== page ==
In this episode, I talk about how important speed is to everything you do as a musician/engineer. I also answer questions about deadlines, how I recorded the song “Mission” (see Mix Together), and how many projects to take on at once.

Click here for that Momentum article.

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If you’ve followed me for a while, you know I’m not a huge automation guy. I don’t like to “ride the fader” on every track in a session. I see the benefits of automation, and I certainly use it from time to time, but it’s not something I rely on heavily.

Part of it is simply laziness. (You can call it “minimalism” if that makes you feel better.) I tend to approach mixing with a sort of “Name That Tune” mindset. How few moves can I use to get a great mix? But it’s not efficiency for efficiency’s sake. In my experience minimalism ends up saving time AND being the best thing for the mix. My minimalist mixes sound great.

What does minimalism look like in action? It looks like getting a great-sounding mix with only the faders and pan knobs before ever reaching for an EQ or compressor. Minimalism keeps me from pulling up every track in solo and EQ-ing it to death. It forces me to think more about the big picture, to always have my eyes on the end game rather than getting bogged down in the details.

Details are important, to be sure. Sometimes you need to EQ a track to death. Sometimes you need to automate every vocal line to get it to sit on top of the mix just right.

Sometimes. Read more »

Up until recently, I don’t think I could have articulated this clearly. But now that I’m aware of it, it makes so. much. sense.

I’ve talked a lot over the years about the importance of finishing projects. In a very real sense, learning how to get better at recording and mixing music is pointless if you never actually finish something, release something. It’s a waste of time and money. Sure, there’s enjoyment in the process. It’s fun to get new equipment and learn new techniques. But be careful that you don’t become so caught up in learning over doing. To know how to produce an album and to actually release an album are two completely different things. They live in completely different universes.

First, the problem…

Before diving into the solution, I think we need to explore the problem for a minute first. Cool? Read more »

I’m writing this on a beautiful Saturday morning in the fall. Most people I know here in America sacrifice their Saturdays on the altar of college football.

Thus begins the season of life where I am in a perpetual state of feeling left out in most public conversations, because I don’t watch football.

I’ve got nothing against the sport. I actually love watching it. I played football in high school. We went to the state championship my junior year. But alas, I’ll probably watch one quarter of a football game all season.

Shift gears a bit. One of the cool things about running Home Studio Corner since 2009 is that I interact with a lot of cool home studio folks, most of them musicians. Wanna know one phrase I hear more than anything else?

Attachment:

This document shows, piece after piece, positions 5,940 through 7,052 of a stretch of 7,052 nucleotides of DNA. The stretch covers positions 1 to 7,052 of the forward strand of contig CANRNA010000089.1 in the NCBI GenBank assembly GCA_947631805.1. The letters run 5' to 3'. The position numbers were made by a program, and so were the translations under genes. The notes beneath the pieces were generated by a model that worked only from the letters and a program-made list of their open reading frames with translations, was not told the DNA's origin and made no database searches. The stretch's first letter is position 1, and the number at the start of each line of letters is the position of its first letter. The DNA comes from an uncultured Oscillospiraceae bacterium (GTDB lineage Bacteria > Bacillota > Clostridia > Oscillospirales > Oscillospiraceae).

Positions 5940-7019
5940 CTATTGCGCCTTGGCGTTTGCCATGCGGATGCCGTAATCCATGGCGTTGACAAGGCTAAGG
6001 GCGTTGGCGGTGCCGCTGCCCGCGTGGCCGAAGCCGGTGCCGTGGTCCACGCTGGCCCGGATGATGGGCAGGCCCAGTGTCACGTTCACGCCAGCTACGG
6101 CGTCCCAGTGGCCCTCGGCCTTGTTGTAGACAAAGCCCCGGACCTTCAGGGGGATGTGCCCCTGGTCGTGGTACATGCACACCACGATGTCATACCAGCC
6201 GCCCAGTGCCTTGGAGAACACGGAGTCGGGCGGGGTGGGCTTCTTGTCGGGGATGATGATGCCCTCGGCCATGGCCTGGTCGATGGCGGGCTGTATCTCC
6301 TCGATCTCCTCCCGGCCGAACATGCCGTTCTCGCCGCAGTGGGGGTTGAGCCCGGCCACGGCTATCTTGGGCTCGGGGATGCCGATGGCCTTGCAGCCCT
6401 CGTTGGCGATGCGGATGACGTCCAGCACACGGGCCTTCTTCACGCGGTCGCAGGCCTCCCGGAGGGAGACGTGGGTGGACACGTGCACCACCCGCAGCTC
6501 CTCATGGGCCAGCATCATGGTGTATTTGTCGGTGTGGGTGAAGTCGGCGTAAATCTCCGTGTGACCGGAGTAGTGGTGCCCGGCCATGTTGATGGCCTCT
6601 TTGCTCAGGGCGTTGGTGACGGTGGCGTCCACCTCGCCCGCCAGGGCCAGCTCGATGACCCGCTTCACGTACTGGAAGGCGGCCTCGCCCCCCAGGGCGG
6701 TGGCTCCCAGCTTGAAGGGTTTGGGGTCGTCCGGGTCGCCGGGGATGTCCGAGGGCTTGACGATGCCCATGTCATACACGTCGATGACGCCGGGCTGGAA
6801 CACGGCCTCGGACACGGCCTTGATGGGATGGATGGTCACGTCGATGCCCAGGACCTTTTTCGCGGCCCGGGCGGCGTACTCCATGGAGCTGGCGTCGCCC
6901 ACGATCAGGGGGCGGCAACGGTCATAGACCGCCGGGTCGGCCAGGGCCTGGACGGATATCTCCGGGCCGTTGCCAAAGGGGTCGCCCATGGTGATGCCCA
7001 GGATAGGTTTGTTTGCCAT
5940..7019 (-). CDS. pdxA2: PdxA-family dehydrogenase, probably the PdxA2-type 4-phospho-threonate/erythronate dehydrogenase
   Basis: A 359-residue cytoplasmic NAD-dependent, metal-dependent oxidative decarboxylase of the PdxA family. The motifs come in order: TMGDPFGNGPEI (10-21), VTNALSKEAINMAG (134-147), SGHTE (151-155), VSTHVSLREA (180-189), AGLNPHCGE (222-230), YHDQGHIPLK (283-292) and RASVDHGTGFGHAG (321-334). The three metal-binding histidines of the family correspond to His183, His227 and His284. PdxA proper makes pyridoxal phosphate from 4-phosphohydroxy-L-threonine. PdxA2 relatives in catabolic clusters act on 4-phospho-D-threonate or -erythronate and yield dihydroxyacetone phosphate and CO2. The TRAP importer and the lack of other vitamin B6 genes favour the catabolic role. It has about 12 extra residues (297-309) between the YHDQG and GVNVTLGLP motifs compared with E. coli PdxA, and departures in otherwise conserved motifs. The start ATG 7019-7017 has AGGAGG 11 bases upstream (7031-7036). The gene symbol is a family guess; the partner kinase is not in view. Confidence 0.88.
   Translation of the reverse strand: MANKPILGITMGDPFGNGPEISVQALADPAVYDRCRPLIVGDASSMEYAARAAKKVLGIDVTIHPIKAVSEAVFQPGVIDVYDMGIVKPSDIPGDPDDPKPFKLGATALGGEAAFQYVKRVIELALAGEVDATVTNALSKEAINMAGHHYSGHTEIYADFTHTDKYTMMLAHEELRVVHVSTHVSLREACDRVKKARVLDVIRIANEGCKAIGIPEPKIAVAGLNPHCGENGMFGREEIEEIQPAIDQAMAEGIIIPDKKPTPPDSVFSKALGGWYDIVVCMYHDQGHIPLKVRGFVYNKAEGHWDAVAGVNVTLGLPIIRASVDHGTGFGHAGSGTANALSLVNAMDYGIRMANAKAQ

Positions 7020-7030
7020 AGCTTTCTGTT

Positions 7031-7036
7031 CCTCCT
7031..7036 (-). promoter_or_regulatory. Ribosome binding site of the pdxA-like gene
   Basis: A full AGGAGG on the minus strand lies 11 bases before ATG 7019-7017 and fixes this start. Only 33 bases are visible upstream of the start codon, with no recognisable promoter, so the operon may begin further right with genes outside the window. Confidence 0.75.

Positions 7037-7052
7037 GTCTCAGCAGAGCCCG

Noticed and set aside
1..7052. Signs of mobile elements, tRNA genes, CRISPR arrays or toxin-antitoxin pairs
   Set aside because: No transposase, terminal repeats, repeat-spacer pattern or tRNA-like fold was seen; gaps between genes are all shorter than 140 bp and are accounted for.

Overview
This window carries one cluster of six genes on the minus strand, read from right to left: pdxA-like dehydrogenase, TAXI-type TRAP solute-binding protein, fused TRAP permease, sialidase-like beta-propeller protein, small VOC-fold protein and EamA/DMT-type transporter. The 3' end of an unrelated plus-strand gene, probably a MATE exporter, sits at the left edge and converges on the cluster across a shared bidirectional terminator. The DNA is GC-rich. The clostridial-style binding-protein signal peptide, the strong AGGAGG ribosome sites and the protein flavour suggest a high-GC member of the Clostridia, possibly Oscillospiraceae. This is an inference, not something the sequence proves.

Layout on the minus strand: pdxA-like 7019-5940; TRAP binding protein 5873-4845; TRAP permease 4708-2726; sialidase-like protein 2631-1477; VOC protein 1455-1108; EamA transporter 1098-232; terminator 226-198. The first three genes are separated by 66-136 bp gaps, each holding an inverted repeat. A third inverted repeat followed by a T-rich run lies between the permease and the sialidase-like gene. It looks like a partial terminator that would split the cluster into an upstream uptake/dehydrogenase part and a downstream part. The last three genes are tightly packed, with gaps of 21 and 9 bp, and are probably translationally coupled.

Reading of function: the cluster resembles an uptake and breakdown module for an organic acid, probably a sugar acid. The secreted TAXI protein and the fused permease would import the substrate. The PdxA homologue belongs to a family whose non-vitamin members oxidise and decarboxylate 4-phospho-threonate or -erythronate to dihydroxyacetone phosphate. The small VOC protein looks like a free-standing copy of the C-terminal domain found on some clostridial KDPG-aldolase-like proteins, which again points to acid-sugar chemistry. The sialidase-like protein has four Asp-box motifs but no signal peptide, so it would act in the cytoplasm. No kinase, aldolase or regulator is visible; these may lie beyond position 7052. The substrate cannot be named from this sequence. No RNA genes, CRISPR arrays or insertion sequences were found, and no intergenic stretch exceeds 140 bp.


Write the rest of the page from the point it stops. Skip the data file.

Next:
“I just don’t have TIME.”

I can empathize. As a husband and father of three kids (including 3-year-old identical twin girls), I understand it. Time is short. There are a million things demanding your immediate attention. It can be difficult to make time to get in your studio and make some music.

As with most things, however, there are two sides to this story.  Read more »

[UPDATE – I’m on vacation this week, so there will be no Ask Joe podcast or videos this week. But here’s something for you to chew on this week.]

The beautiful thing about running a website for seven years is that everything I’ve said during that time is documented. This means if I ever change my mind and say something different, you’ll be able to find examples of me giving both opinions on the internet.

To me, that’s a cool thing. There’s no law that says you have to maintain the same consistent opinion for your entire live. Opinions evolve. We change. It’s fun to see how my approaches to recording and mixing and songwriting and life in general have changed over the years.

Three years ago I posted a video called “One of the Best Mixing Tips Ever.” Check it out here:

If you don’t feel like watching the video (and seeing thinner version of me with more hair), here’s the gist of the video: When you’re mixing a song, use a high-pass filter on every track but kick drum and bass. This will keep your mixes from becoming muddy.

I don’t feel that way anymore.

Read more »

I’m an entrepreneur. I don’t own a $500-million business, but I’ve managed to build a couple successful businesses over the last seven years.

Wanna know six words that used to annoy the crap out of me?


I hated hearing that sentence for a long time. Why? Because I didn’t know anybody. And nearly every music business success story I’ve heard first-hand starts with something like “I was hanging out at the studio playing on a random session, and I met X artist who just happened to be there, and he liked what I was playing so he asked me to go on tour with him.”

Or “I met this guy around town, and his bass player got sick and a mutual friend told him he should use me on that session…then he called me back a few weeks later to play on a major label recording session.”

So if you don’t know anybody, and everybody seems to say “It’s all about who you know,” then of course you’d be angry, right? Read more »